| Written by Ronnie |
Three weeks ago, we had two lovely couples over for dinner. One of the men was thinking of upgrading his camera, and over coffee and chocolates, we got to chatting about photography, memory keeping, and my Fujifilm x100s.
A couple of days later, I received the loveliest email from him. Apparently, our conversation had made him realise how little he knew about the camera that he did have. And so, whilst he was greatly tempted by the idea of a Fujifilm camera, he'd decided after our evening together that he would get to know his current camera better instead.
His wisdom was astounding and cuts to the core of our philosophy here at Life:Captured Inc.
It's not about what camera you have, but how well you use it.
And how well you use your camera comes down to how well you know your camera.
I honestly believe that no matter what camera you own, you are capable of creating beautiful imagery. Imagery that is powerful. Imagery that speaks to you.
It's easy to tell yourself otherwise. After all, how any times have you looked at someone else's photography and thought to yourself, 'If only I had their camera, I'd be able to take photos like that?'
But the reality is that the camera you have now is the one that you can use today.
So get to know your camera.
Learn how to switch it from auto mode to manual mode and back again. Learn how to adjust shutter speed, aperture, and ISO. Learn how to switch it between manual focusing and auto focusing. Learn how to control exposure compensation. Learn how to tweak the white balance. Learn how to change the image capture size from 3:2 to 1:1. Learn how to do back button focusing.
But even more importantly, get to know your camera's personality. What are its strengths? And what are its weaknesses? What sort of imagery is it particularly adept at making?
For example, with my iPhone camera, I know that it has a fixed aperture, which means that it's not possible to control depth of field. The image sensor is obviously not as great as a mirrorless or an SLR, and smartphone cameras do not generally perform well in low light. However, smartphone cameras are simple to operate and you almost always have them with you. This means that they are perfect for capturing candid shots - those unexpected moments which would otherwise go undocumented. And while a smartphone camera might not be able to capture crisp, bright portraits in low light, they are perfect for photographing shade and shadows. In fact, photographing twilight used to be my favourite thing to do with my iPhone camera. Even though some of the shots would be grainy, I felt that this added to the character of the images, making them all the more evocative. Similarly, though close-up portraits might not be the forte of a smartphone camera, their wide angle makes smartphones perfect for photographing distant landscape shots, which in turn makes them a great tool for capturing negative space in your imagery.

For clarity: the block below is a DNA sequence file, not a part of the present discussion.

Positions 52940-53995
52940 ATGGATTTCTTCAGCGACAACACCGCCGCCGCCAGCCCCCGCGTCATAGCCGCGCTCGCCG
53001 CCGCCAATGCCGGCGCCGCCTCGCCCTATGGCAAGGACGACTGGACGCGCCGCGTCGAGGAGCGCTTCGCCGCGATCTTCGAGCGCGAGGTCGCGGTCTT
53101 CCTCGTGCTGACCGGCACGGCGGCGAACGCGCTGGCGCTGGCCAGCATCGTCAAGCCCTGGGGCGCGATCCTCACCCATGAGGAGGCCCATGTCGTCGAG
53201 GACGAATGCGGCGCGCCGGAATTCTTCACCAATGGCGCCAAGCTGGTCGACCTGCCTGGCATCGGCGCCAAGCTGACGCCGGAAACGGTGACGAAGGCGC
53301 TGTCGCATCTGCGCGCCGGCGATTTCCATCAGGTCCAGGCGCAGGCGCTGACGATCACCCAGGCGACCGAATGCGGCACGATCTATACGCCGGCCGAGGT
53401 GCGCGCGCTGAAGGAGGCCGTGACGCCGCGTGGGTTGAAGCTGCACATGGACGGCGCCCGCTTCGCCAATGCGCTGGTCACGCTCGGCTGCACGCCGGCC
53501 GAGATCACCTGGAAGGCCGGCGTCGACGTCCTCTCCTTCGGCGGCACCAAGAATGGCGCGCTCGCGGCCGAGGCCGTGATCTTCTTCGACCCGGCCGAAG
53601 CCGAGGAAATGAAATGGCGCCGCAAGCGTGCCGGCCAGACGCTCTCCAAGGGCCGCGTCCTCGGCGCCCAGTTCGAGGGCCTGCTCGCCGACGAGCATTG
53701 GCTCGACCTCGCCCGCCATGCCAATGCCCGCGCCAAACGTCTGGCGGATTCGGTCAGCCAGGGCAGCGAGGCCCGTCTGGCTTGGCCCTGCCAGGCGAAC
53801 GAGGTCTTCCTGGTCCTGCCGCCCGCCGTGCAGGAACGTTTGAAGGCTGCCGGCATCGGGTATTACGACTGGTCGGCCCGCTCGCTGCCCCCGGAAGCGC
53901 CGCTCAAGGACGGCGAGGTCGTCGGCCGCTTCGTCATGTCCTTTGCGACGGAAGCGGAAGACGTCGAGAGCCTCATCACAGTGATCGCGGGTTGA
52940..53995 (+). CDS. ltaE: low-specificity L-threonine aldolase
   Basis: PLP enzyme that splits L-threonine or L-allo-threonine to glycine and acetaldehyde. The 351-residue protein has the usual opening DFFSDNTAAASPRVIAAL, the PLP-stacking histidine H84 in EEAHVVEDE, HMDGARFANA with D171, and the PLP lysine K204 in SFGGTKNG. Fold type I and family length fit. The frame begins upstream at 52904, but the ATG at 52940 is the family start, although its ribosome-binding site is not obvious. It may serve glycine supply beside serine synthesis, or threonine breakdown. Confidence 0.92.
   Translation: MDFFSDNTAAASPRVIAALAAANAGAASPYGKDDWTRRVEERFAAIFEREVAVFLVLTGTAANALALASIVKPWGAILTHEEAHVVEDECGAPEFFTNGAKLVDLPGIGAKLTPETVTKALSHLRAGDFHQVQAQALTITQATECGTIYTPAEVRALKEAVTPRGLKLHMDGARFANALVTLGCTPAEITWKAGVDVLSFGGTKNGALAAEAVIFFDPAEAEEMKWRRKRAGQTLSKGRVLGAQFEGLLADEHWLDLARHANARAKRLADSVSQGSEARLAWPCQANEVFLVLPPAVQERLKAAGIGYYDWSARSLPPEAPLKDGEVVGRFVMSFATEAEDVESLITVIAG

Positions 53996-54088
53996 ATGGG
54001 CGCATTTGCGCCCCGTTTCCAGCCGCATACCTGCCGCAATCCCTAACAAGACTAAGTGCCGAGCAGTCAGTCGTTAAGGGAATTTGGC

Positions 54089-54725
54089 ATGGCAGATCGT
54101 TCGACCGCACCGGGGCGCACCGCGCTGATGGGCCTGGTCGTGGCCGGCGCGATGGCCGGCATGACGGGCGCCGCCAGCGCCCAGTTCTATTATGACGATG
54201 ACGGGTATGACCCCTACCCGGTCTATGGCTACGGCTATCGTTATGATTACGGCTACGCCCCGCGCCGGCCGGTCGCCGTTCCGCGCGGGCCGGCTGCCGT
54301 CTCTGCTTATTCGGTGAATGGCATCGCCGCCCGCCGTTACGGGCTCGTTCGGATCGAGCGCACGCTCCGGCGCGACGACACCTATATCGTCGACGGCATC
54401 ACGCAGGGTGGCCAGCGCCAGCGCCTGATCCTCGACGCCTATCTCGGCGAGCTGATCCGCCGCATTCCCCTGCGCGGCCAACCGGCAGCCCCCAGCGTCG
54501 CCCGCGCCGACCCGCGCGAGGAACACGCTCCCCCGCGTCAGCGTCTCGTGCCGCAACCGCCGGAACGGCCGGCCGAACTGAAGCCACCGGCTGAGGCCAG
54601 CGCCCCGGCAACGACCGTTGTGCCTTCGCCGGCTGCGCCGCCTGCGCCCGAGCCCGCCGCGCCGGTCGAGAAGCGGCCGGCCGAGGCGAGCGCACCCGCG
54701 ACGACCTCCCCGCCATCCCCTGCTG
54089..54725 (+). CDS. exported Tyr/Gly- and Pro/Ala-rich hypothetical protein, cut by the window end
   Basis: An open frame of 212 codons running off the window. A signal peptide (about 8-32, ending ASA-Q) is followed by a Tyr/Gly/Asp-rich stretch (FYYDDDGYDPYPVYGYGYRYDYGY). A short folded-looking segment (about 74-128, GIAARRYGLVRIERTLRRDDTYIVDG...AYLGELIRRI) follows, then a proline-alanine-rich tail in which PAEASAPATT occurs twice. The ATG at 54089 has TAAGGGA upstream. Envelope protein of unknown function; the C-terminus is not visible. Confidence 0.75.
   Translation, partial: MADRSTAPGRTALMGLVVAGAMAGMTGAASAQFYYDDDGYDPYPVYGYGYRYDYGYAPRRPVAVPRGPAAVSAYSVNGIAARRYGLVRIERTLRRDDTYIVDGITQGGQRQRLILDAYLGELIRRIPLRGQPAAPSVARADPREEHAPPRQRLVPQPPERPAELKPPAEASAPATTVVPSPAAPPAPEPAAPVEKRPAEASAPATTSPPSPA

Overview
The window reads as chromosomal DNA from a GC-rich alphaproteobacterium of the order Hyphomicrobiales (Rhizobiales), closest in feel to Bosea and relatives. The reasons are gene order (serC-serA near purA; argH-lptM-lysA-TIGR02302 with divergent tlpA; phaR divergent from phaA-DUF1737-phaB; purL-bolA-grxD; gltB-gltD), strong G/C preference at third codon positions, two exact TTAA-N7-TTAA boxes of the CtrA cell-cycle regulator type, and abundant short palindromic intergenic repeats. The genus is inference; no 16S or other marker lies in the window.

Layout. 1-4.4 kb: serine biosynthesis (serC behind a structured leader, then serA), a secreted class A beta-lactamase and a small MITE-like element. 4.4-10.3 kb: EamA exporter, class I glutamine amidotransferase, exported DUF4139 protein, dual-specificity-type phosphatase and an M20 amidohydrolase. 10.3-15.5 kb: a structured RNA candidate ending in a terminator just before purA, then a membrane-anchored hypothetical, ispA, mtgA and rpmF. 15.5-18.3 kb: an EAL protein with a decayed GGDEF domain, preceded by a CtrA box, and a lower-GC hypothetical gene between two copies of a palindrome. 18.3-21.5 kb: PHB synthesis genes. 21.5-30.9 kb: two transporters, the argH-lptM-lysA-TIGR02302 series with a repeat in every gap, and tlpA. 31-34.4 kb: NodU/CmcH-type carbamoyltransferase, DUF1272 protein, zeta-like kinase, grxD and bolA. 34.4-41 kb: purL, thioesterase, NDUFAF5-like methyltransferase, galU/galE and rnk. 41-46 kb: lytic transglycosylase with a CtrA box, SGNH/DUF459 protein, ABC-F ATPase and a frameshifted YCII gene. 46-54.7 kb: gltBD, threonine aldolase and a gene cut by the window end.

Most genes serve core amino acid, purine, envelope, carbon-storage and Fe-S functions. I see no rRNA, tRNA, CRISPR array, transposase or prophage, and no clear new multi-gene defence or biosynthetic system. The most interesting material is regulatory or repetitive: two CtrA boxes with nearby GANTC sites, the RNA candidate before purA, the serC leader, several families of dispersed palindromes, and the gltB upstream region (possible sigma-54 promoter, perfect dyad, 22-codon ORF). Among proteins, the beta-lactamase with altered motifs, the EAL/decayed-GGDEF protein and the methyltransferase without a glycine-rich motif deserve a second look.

As for my Canon EOS 40D, I have it permanently attached to my 50mm prime lens. This makes it an amazing tool for photographing close-up portraits, as the 50mm focal length creates minimal distortion of facial features when you photograph someone from a short distance. Some of my favourite portraits of the boys are taken with the 40D , and whenever I look at those images, I marvel at their stunning, crispy quality. I know, however, that this magic only happens when certain lighting conditions are met. The 40D sensor is not fantastic in low light conditions, and with the ISO only going up to 1600, nice portraits after 6pm (in natural light) are almost impossible. Whilst the Canon EOS 40D is not a camera that I would carry everywhere with me, I do try to pull it out every month or so to document my growing boys, and I also use it to capture close-up shots at family events like birthdays and Christmas lunches.
The x100s is, of course, my weapon of choice these days for creating imagery. Through constant usage and practice, my hands can adjust the various functions without my brain even having to think about it much. I know where all the dials are, and I know what they do. But more importantly, I know what my x100s can do, and what it can't do. It can't take close-up portraits well, because the wide angle lens distorts facial features when taken at a short distance. It doesn't auto focus particularly quickly or accurately. But, my x100s has the most amazing image sensor which means image quality is simply stunning; the fact that the ISO goes up to 6400 means that even in extremely low light, I can create amazing imagery. It also has a 'Peak Highlights' feature that makes manual focusing a treat, which for me, has been the answer to most of my auto-focusing woes. The wide angle lens, whilst not the particularly suited to close-up portraits, makes it perfect for all the still life and landscape imagery that I love to create. The 23mm lens (equivalent to a 35mm on a full frame camera) also makes it an excellent camera for event photography because it enables me to capture an entire scene, allowing me to tell more of a story in every single frame.
So, friends, if you have a heart for improving your imagery, take the first step and get to know the camera that you have today.
Don't set all your hopes on that other camera.
Know your camera, and the rest will follow.
You can read the other posts in this series here.